Later in March we mentioned that MoviePass’ business model entails a mobile app that can track subscribers via GPS — serving up valuable data the company can sell to advertisers. Assuming, of course, that users aren’t creeped out by that notion at a time of backlash against Facebook and such.
Now Variety, the legendary entertainment trade publication, is reporting that an independent auditor has run the numbers and issued a report. It includes this kiss-of-death phrase — “substantial doubt about the company’s ability to continue as a going concern.”
Gee, ya think? The parent company Helios & Matheson Analytics (HMNY) lost $7.4 million in 2016. After acquiring MoviePass, the 2017 losses swelled to $151 million.
HMNY’s shares have collapsed this week from nearly $5 on Tuesday to [checking our screens] $2.37. Ouch…
Go figure: “Low T” means high returns… at least in the hedge fund world.
From CNBC: “Hedge fund managers with high testosterone underperform those with low testosterone by 5.8% each year, according to a study conducted by University of Central Florida and Singapore Management University.”
The researchers, using software, measured the facial width and height of more than 3,000 hedge fund managers. The CNBC article says the ratio between the two distances is “proven to be a proxy for testosterone levels.”
That immediately set off our junk-science detector, but apparently there’s something to it: In the journal Archives of Sexual Behavior, evolutionary psychologist Steven Arnocky measured this ratio in male college students and correlated it to their sex drive. Turns out a wider, shorter face corresponds to a higher libido. (A separate study by Arnocky also found a higher propensity for infidelity…)
Back to the hedge fund study: All else being equal, higher testosterone correlates with lower returns. High-T hedgies, the researchers write, “trade more frequently, have a stronger preference for lottery-like stocks and are more likely to succumb to the disposition effect” — that is, they sell their winners too quickly while holding onto losers in the hope they’ll come back.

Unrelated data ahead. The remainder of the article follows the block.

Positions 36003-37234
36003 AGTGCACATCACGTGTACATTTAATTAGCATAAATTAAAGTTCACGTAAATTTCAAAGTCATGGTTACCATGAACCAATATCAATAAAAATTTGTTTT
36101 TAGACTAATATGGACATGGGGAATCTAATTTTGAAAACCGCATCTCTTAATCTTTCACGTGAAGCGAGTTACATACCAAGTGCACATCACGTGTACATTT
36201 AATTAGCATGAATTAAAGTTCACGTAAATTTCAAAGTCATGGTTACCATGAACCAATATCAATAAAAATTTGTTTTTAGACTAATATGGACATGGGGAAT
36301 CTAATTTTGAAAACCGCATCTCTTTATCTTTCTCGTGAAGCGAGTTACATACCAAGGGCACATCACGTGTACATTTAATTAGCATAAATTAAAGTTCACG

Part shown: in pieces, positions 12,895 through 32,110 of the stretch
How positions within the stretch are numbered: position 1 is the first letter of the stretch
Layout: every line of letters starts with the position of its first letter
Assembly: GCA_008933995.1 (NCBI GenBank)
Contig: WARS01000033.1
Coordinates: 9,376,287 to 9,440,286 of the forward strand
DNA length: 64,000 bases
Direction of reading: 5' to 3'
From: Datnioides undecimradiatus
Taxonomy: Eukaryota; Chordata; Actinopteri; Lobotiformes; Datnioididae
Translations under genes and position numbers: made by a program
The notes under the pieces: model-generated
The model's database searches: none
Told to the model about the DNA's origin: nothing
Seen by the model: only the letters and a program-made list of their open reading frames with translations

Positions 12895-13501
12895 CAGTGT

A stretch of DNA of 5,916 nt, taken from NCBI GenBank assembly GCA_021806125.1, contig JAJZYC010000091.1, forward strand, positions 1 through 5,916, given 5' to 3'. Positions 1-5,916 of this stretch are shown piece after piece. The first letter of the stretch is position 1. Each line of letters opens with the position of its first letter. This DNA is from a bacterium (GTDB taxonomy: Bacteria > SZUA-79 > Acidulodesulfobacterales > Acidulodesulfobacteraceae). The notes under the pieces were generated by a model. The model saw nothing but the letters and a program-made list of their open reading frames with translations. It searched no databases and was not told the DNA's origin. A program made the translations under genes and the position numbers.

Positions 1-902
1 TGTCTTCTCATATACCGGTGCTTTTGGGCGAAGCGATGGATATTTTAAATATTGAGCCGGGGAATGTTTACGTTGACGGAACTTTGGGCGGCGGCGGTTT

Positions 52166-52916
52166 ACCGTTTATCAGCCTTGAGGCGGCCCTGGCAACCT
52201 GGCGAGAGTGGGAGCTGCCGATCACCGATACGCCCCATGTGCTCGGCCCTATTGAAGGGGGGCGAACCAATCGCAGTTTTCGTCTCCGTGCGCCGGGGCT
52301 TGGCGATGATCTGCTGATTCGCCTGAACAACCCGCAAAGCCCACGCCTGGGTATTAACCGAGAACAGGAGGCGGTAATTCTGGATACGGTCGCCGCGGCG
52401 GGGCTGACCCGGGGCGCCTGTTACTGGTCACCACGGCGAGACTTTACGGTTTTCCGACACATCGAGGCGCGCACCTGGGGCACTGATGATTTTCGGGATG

Fascinating. Have we stumbled onto a new criterion with which our publishers can evaluate potential newsletter editors — at least the male candidates? “Hold still for a moment while we take a couple of measurements…”
“Where do you find these oafs?” a reader writes of a fellow reader, getting our Friday mailbag off to a rollicking start.
“The New Yorker with a $46K adjusted gross says he paid 26.3% to the feds and another 5.1% to New York? NUTS!
“First, I don’t think he knows the difference between AGI and taxable income. Since he says ‘after deductions’ let’s presume he means $46K taxable — so his tax on that would be $7,150, or 15.5%, if he is single, and an effective rate of 12.5% if he used the standard deduction.
“Your team really ought to do a little fact checking before printing and then commenting without correction on this kind of reader submissions. This is the second time I’ve written in about this very kind of baloney.”
In the same vein another reader writes about the Californian with pricey health insurance: “My question would be what is the source of his coverage?
“That would be a lot for an employer-sponsored plan. And if he’s buying his own, did he get it through California’s ACA exchange? About 85% of people who buy through such exchanges get premium subsidies, which can be substantial. Eligibility depends on income, but he could be really missing out if he’s just going to an insurance broker.”
The 5: We’re not really in a position to “fact check” a reader’s claim about his or her personal financial circumstances, if they’re willing to serve up that information to us. There’s enough bogus information circulating in both mainstream and alternative media to keep us plenty busy as it is…
Have a good weekend,
The 5 Min. Forecast